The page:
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Mayor Michael Bloomberg has gained the endorsement of the city Independence Party at a meeting of the party’s five county executive committees. The members seemed to think Bloomberg can become the first Independent mayor of a major city with their organization leading the way.
The Independence Party, at its regular meeting in this nominating executive session, also thought choosing the incumbent mayor as its candidate would give it the capacity to reach out more to other, non−politically active Independents. Some party members believe this mayoral race is a way of working toward non−partisan elections in the city.
At this important gathering, more than 90 percent of the members voted for Bloomberg. The few who did not seemed to think the mayor in the past had not given adequate support to the city Independence Party but encouraged the party’s state organization. They also opposed his initiative on changing term limits without a citywide referendum.
There is a serious split between the state and city Independence Party, since the state has the legal authority to designate candidates for all offices except the citywide positions of mayor, public advocate and comptroller. In addition, Bloomberg needs to have authorization to run as an Independence Party candidate under the terms of the state election law, since he is not a party member.
This also needs to be voted on by the five county executive committees. The state Independence Party will be choosing its candidates for borough president and the City Council.
From 2001−05, the Independence Party increased its vote totals in the city. It hopes to do so in 2009.
Independence Queens County Chairwoman Molly Honigsfeld said, “I look forward as a county chair to leading a great campaign for Mayor Bloomberg’s re−election as an Independent.”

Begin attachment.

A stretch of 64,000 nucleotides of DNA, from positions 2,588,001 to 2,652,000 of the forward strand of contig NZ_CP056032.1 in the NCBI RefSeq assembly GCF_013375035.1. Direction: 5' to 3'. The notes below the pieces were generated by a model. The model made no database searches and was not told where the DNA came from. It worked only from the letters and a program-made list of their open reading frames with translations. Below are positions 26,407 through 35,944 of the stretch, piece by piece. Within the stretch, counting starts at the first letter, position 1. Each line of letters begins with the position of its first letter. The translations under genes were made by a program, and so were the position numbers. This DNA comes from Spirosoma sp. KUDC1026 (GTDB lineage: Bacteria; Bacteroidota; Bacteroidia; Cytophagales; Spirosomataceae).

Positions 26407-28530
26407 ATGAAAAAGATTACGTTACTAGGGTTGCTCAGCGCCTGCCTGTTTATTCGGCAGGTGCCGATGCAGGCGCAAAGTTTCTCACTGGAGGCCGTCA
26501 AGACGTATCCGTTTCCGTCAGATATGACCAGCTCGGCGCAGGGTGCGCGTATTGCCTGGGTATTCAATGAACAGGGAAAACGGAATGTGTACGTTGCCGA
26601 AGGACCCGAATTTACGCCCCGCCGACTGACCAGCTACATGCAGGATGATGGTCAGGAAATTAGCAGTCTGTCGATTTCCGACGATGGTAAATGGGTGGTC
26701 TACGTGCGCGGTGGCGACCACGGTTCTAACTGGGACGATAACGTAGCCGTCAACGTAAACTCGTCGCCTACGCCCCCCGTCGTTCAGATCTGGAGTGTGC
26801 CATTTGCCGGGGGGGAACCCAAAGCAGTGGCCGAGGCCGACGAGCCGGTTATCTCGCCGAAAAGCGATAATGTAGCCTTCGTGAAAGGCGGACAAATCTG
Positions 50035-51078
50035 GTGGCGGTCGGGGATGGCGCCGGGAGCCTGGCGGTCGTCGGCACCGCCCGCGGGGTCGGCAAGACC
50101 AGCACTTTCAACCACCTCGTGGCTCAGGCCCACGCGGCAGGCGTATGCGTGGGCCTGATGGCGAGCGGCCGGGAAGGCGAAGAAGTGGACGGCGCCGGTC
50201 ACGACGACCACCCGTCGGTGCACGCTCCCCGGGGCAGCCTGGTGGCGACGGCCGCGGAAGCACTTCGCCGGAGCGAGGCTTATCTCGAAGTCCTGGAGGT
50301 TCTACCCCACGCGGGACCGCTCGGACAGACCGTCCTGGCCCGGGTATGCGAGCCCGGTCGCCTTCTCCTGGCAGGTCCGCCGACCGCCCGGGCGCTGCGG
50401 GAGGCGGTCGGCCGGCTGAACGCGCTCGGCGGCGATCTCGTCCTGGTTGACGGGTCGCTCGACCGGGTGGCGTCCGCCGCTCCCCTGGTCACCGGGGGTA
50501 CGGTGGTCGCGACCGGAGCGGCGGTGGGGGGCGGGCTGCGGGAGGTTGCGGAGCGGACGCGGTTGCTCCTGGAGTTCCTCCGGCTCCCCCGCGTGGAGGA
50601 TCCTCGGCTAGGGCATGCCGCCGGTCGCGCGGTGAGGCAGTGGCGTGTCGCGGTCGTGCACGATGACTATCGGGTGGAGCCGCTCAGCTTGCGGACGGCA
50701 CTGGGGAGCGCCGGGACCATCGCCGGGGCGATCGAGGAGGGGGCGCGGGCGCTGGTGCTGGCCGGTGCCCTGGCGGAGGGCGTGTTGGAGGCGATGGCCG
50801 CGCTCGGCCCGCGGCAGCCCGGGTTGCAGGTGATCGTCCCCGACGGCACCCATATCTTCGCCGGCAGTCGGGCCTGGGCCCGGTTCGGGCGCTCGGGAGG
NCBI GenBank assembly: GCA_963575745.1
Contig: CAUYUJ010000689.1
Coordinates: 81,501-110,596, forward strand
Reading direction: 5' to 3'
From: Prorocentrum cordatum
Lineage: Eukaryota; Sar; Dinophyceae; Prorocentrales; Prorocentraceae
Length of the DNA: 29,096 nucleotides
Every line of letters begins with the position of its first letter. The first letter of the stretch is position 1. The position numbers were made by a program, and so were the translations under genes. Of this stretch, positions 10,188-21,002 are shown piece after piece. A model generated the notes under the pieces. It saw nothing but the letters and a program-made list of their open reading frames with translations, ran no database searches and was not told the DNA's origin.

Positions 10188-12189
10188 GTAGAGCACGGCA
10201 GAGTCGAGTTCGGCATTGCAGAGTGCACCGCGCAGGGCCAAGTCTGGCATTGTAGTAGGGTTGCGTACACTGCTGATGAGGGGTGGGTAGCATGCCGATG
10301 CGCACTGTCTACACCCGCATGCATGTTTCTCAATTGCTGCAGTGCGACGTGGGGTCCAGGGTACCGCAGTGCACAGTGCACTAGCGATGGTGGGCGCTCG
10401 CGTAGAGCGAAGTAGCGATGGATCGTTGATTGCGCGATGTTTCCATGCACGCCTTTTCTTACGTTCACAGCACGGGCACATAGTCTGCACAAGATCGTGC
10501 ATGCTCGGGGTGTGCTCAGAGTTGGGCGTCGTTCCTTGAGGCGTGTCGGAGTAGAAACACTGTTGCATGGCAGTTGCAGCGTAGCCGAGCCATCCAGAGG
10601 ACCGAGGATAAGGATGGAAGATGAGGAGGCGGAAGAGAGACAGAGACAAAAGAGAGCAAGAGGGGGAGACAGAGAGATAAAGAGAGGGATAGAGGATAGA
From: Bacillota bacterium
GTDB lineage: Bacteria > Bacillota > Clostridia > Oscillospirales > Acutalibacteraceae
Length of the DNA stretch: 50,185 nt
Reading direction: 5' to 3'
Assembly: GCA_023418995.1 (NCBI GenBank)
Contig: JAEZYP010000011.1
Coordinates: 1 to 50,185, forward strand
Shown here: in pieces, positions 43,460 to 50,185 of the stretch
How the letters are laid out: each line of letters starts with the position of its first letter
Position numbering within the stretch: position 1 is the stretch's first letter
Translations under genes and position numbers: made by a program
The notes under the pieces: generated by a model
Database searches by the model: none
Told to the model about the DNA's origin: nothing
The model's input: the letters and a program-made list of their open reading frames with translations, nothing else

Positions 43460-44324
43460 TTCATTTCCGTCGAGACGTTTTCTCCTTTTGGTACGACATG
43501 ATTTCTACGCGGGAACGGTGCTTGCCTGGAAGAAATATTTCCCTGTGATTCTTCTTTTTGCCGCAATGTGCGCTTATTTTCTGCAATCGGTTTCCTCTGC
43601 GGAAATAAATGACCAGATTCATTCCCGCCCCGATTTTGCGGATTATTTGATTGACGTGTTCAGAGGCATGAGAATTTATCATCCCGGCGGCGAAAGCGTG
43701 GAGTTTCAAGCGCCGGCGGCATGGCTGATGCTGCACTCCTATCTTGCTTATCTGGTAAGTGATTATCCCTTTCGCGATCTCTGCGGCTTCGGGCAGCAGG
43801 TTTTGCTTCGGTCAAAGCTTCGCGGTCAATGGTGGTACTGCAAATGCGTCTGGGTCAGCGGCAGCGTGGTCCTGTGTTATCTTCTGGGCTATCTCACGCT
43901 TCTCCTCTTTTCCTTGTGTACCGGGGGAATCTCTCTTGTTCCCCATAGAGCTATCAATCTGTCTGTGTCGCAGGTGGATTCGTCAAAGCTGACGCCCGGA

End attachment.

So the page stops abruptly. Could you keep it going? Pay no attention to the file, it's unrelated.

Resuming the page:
Turning to the Republican Party, Bloomberg and Ognibene have been competing for the Republican Party nomination. Bloomberg has now received the official endorsement of the Brooklyn and Staten Island Republican executive committees, although 25 percent of the Brooklyn organization voted against endorsing Bloomberg.
In Queens and the Bronx, however, former Council Minority Leader Ognibene recently gave speeches to their executive committees and was well−received. We will not know, however, the results until these executive committees have officially endorsed these candidates.
That leaves the Manhattan Republican organization, which may be the deciding factor in who emerges as the citywide Republican mayoral candidate. County Chairwoman Jennifer Saul has announced that when the executive committee votes for the mayoral designation in early May, it will be by secret ballot. It will not be known how committee members voted between Bloomberg and Ognibene unless they choose to make their votes known.
As we look at the political landscape, a situation seems to be developing that could be called one of the most unusual mayoral races. If Bloomberg does not get the Republican Party backing, we could be looking at a three−man race for mayor.
There will be tremendous interest in this campaign, since what happens politically in the city has an effect statewide and sometimes nationally. It will be a long, hard fight before it is over. Bloomberg is not going to have an easy campaign this year.
©2009 Community Newspaper Group
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